22. Ecclesiastes 5:14. One comes into the world the way one goes out.
Since there’s nothing of his labor that goes with him, it leads to two possible lines of thought: 1) Either the labor has no value (captured in 5:15), 2) whatever the labor yields, it can’t be carried on after death.
The second goes in two possible positive directions that Kohelet accepts, I believe: there’s value in life in the labor and its fruit (see 5:17-19), and there’s additional value in the spirit in life, that is not captured explicitly in the fruit of the labor (In 5:15, one may profit, but not by toiling for the wind, either by God’s good grace or spiritual attainment).
23. Ecclesiastes 6:6-7. Even if he should live 1000 years twice over, but find no contentment – do not all go to the same place? All man’s toil is for his mouth, and yet the soul is not satisfied (or…yet the soul is not filled).
Several possible meanings:
1. There is no amount of good we can do to repay God for His kindnesses, even just the breath we have.
2. No amount of good deeds can compensate for having misused one’s power of speech.
3. Departure from this world is harder for a person who lived principally one of indulgence in material things.
A person geared to activities of the soul more lovingly accepts the Divine decree to shed the body and have the soul enter the World to Come. This suggests that a life lived in labor toward only acquiring material things (that fill the mouth) leaves the soul unfilled.
24. Ecclesiastes 6:8. What advantage has the wise man over the fool? What less does the pauper know how to proceed toward the living?
One should go to a person learned in teachings about the World to Come in order to know how to attain eternal life.
As to business, he should learn a craft or find a way to engage in business.
(One gets a sense from the flow of Solomon’s argument that in some ways the wise have no advantage over the fool IF the wisdom is purely as to mastering “things under the sun” that he has previously debunked as vexatious.)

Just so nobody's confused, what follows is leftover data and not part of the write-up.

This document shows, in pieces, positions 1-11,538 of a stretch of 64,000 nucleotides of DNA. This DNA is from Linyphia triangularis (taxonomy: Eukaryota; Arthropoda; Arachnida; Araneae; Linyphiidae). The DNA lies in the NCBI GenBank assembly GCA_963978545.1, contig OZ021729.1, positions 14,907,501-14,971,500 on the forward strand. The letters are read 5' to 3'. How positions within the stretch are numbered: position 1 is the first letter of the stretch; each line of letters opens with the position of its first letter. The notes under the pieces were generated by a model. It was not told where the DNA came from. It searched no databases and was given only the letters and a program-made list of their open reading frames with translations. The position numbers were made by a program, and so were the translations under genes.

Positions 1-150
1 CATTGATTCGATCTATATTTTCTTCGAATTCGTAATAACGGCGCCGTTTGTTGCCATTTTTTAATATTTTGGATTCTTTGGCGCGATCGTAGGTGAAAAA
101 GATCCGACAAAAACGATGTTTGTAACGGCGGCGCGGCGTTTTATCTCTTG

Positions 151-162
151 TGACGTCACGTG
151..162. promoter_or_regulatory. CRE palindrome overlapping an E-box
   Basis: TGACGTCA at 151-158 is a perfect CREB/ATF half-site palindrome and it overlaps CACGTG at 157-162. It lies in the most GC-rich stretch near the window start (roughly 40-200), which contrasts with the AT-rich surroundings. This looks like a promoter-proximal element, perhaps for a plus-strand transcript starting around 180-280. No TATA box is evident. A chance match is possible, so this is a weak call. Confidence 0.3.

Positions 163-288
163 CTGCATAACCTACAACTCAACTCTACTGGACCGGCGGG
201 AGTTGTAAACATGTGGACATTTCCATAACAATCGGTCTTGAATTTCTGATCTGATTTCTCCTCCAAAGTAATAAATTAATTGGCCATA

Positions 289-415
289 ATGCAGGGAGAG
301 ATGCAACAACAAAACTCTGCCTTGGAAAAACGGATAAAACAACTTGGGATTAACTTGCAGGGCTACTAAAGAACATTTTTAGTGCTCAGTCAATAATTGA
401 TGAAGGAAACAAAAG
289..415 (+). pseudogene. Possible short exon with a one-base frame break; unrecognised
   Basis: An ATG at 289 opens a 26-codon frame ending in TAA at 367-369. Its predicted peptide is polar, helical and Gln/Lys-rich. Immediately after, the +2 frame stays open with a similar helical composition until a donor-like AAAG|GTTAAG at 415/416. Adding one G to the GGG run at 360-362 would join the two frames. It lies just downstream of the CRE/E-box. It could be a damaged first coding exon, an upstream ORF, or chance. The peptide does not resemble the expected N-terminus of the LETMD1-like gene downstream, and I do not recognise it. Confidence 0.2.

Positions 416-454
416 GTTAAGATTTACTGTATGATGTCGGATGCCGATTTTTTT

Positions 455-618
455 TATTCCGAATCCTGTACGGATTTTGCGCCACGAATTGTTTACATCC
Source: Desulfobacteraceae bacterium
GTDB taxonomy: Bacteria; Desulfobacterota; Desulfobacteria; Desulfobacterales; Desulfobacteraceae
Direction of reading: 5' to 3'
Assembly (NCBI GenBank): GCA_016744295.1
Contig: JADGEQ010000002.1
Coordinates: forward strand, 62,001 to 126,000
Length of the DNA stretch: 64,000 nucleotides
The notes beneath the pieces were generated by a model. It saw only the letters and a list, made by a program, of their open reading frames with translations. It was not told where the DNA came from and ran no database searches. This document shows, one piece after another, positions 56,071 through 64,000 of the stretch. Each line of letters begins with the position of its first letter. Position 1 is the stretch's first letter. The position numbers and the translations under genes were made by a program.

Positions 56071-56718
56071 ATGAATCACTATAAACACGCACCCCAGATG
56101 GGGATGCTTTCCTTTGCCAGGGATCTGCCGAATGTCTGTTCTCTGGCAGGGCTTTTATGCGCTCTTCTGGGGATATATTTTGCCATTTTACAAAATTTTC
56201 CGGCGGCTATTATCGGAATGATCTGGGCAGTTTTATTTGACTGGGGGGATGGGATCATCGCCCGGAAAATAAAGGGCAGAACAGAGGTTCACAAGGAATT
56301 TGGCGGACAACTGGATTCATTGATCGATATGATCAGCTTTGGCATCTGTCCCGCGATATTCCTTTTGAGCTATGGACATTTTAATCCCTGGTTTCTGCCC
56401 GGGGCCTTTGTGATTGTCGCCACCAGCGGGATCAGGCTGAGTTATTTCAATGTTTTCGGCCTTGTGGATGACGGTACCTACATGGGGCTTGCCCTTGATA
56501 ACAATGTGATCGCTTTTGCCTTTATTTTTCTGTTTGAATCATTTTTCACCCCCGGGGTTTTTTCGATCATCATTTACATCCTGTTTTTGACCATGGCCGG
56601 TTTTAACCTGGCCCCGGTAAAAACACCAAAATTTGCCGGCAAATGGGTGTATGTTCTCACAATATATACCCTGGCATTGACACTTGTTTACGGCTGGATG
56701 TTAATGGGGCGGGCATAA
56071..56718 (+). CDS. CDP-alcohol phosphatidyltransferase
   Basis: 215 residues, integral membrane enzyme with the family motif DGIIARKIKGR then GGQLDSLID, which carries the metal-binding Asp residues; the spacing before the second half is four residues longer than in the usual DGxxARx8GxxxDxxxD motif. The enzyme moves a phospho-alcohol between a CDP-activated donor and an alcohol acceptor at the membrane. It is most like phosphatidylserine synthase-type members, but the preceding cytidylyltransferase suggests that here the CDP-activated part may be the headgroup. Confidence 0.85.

25. Ecclesiastes 6:12. Who can know what is good for man in life, during short span of futile existence, which he should consider as a shadow; who can tell a man what will be after him beneath the sun?
Some say some shadows are substantial. The least of all, Solomon says, is breath of breaths, very insubstantial.
Another idea is that our experience here of fleeting time is reflective of meaning and purpose, leaving in their wake bits of eternal moments that will last forever in the World to Come.
Solomon has another answer in 7:1.
26. Ecclesiastes 7:1. A good name is better than fine oil. The day of death is better than the day of birth.
A good name is forever. A good name is never depleted. A good name is free of charge and can be acquired by poor as well as rich. A good name travels to the end of the earth. A good name can’t be burned up; nor does it disintegrate.
A good name comes with being righteous and saintly, not being popular or necessarily having a good “reputation.”
If the person has led a good life, on his day of death the days until he enters the World to Come are few, and people can rejoice a life well led. On the day of birth, there’s no assuredness the life will be well led. There’s only potential.
Yet, the soul mourns the body where it resided during the doing of mitzvoth, as do others who mourn.
27. (Important to note again in 7:2, 4, where Solomon opines it’s better to go to house of mourning than feasting that value judgments are being made all the time here. Would that be so if all were truly futile? In subsequent verses, we see a series of proverbs-like statements. The same holds here.)
28. Ecclesiastes 7:3. Solomon appears to have taken a lesson from his father’s mistakes in preferring a little anger over laughter. Adonijah should’ve been disciplined. Firmness should be tempered with kindness.
29. These “proverbs” extend to 7:11 and beyond, where wisdom does seem lastingly worthy; it’s good with an inheritance, and a boon to those who see the sun.
This could mean it’s good with an occupation (financial security) or with the Torah or the Ark or the land of Israel.
7:12 suggests that to sit in the shelter of wisdom is to sit in the shelter of money. It takes money to study Torah. Or wisdom leads to wealth.
30. 7:16. Do not be overly righteous or excessively wise.
Do not try to be more righteous than God, as did Saul in sparing the king of the Amalekites. (But what about Abraham as to Sodom And Gomorrah? Could it be that God wanted the result Abraham advocated?)
Do not be overly (and unwisely) pious or try to be or act wiser than you are.
31. Ecclesiastes 7:19. Wisdom strengthens the wise more than ten rulers who are in the city.
So, whatever else Solomon says about futility, wisdom matters!
32. 8:13-14. Sometimes it appears righteous are treated as if they were wicked, and vice versa. This, too, is vanity.
(Look at traditional explanation, which goes to what we can’t see in God’s plan.)
33. Ecclesiastes 8:15 (and beyond).
A. The discussion begins with the understanding to eat, drink, and be merry.
One understanding is that eating and drinking refer to consuming Torah and doing good deeds in joy.
B. This has its own truth, BUT his thinking goes on to more profound understandings in subsequent verses, that all can’t be understood, however hard one tries (16), including through a perception of God’s work (17), and that all die and suffer (9:2).